Section 6409(d) prohibits a title insurance corporation or any other person acting for or on behalf of it from directly or indirectly paying or giving to any applicant for insurance, or to any person, firm, or corporation acting as agent, representative, attorney, or employee of the owner, lessee, mortgagee or the prospective owner, lessee, or mortgagee of the real property or any interest therein, a rebate or any part of its fees or charges or any other consideration or valuable thing as an inducement for, or as compensation for any title insurance business. Section 6409(d) does not only prohibit rebates. It prohibits many payment arrangements to various persons and entities involved in the real estate transaction. Some of those persons that are prohibited include any person, firm, or corporation acting as agent, representative, attorney, or employee of, among others, mortgagee (lender) of the real property or any one having interest therein.

Specifically, under the inquirer’s proposal, a lender, who is in an affiliated arrangement with a title insurance company, will pay its employees a commission for referring title business to such title insurance company. The inquirer argues, among other things, that the lender will not be acting for or on behalf of the title insurance company. However, the position of the Department is that a corporation or person who is affiliated with, owns or co-owns a title insurance company or title agent, is deemed to be acting for or on behalf of a title insurance corporation when it steers or refers its customers to such title insurance company. Therefore, pursuant to Section 6409(d), such person or corporation is prohibited from giving, among other things, any consideration or valuable thing to any of the prohibited classes of people listed in Section 6409(d), as an inducement to, or compensation for any title insurance business. Payments to employees of a mortgagee/lender, for referrals, fall squarely within Section 6409(d) as compensation made for title insurance business.

The inquirer argues further that based on its legislative history, the sole purpose of Section 6409(d) was to eliminate commissions paid to attorneys and real estate brokers by title insurance companies. While we agree that was a concern at the time, the prohibition in the statute is much broader than that. In fact, as stated above, Section 6409(d) encompasses many compensation arrangements, not just those that involve attorneys and real estate brokers. It prohibits certain payments by title insurance companies, and those acting for or on behalf of such insurance company, to applicants for insurance, but it also prohibits payments to any person, firm, or corporation acting as agent, representative, attorney, or employee of, among others, mortgagee/lender of the real property or any one having interest therein. If the amendment was intended to be as narrow as the inquirer asserts, there would be no reason for the broad language therein.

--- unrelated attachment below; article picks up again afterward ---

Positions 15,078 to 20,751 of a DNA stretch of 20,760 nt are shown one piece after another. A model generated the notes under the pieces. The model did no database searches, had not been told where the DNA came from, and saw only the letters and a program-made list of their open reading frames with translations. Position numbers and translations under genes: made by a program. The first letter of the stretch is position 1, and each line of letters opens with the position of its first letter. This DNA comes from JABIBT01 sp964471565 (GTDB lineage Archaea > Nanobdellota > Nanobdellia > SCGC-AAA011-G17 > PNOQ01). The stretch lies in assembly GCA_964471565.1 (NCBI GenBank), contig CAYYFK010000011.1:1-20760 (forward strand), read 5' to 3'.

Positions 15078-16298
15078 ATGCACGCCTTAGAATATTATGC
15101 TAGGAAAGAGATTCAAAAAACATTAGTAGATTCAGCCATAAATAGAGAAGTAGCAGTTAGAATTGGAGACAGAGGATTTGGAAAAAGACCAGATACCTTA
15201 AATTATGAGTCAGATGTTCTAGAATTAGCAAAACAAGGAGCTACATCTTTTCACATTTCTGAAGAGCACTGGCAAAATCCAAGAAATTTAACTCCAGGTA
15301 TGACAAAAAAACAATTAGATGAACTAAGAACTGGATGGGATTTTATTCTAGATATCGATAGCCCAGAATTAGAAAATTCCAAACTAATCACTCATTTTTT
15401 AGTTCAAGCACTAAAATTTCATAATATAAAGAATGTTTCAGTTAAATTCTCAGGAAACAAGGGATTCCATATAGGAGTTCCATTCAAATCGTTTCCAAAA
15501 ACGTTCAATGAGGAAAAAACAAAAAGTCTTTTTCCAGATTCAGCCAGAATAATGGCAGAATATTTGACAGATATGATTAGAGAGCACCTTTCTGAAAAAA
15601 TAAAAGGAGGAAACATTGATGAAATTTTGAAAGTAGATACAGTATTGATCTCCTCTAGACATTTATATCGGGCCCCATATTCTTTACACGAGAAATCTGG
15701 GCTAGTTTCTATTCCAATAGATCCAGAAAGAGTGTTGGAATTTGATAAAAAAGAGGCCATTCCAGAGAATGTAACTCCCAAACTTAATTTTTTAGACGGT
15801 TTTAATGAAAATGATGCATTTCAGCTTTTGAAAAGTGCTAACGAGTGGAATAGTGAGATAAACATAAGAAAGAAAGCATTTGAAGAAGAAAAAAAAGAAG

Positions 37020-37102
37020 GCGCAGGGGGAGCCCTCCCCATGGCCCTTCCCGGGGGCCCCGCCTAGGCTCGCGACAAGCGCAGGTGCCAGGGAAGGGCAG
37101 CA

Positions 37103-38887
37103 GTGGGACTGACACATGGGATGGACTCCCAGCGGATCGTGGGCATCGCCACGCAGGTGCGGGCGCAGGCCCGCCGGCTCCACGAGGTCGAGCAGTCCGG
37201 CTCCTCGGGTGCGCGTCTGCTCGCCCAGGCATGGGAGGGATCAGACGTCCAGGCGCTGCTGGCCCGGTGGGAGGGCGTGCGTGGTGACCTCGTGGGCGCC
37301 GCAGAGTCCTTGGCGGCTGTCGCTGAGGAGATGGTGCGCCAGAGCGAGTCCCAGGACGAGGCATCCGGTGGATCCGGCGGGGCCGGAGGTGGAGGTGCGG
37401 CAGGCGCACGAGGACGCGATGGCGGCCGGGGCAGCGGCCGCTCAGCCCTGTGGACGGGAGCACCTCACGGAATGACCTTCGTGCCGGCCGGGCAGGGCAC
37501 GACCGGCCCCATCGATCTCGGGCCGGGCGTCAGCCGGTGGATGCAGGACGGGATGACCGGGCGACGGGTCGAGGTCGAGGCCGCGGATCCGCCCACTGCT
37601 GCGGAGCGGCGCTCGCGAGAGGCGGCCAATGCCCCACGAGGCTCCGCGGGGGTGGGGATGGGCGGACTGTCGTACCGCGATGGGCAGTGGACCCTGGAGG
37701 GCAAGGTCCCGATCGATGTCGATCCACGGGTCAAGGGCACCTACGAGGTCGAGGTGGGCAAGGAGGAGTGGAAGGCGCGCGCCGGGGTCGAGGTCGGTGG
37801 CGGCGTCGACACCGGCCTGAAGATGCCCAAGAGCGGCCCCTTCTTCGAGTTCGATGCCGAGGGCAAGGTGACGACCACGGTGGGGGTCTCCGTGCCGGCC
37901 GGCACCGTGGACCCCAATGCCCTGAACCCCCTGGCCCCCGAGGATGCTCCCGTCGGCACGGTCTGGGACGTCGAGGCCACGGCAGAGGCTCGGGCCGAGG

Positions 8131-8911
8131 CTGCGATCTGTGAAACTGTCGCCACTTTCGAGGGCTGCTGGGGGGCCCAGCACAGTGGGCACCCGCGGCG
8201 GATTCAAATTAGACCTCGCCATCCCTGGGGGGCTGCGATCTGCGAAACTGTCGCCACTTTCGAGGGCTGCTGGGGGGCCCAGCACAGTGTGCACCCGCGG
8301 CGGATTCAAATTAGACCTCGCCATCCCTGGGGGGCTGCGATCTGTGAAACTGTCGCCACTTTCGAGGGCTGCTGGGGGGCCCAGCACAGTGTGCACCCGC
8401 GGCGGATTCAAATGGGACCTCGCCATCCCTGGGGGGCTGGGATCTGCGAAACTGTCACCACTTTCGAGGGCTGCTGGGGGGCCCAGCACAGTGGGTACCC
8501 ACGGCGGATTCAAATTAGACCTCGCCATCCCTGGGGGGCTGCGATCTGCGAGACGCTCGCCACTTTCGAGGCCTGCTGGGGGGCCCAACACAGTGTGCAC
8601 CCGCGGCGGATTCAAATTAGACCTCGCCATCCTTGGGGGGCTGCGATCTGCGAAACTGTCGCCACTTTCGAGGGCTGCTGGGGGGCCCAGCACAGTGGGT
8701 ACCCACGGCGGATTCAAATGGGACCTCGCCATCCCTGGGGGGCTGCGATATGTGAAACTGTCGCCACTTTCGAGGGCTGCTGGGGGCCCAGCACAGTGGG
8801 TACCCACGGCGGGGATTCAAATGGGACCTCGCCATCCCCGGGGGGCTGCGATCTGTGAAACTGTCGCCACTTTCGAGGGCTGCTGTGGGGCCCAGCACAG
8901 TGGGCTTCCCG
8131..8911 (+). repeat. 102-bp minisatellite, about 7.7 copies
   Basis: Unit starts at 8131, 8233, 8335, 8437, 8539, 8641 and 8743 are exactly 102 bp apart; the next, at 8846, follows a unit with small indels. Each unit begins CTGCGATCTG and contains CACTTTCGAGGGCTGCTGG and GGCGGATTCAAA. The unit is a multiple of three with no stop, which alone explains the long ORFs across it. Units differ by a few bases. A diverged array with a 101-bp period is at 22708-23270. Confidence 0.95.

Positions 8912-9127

Further, the legislative history supports the Department’s interpretation. The language in the statute (Section 440(2)) prior to the most recent amendment provided as follows:

(2) A title insurance corporation may pay a commission to a licensed real estate broker or to an attorney and counselor at law for procuring business for such corporation.

We believe that if, according to the inquirer’s argument, the aim of the amendment was to simply eliminate commissions to attorneys and real estate brokers, that the drafters could have simply done that, without more. Instead, the language in the amended statute was expanded significantly, as seen above in Section 6409(d), to mandate a flat bar on the receipt of, among other things, payments, consideration and commissions by those directly or indirectly involved in the real estate transaction. Such explanation can be found in a June 6, 1975 Memorandum to the Governor, John P. Gemma of the Department which noted, among other things, that:

"Section 440(2) would be amended to prohibit the receipt by anyone of any commission or rebate, as an inducement or compensation for the placement of title insurance business…. The bill would effect a flat bar on the receipt of rebates for placement of title business by anyone directly or indirectly involved in the real estate transaction." (emphasis added).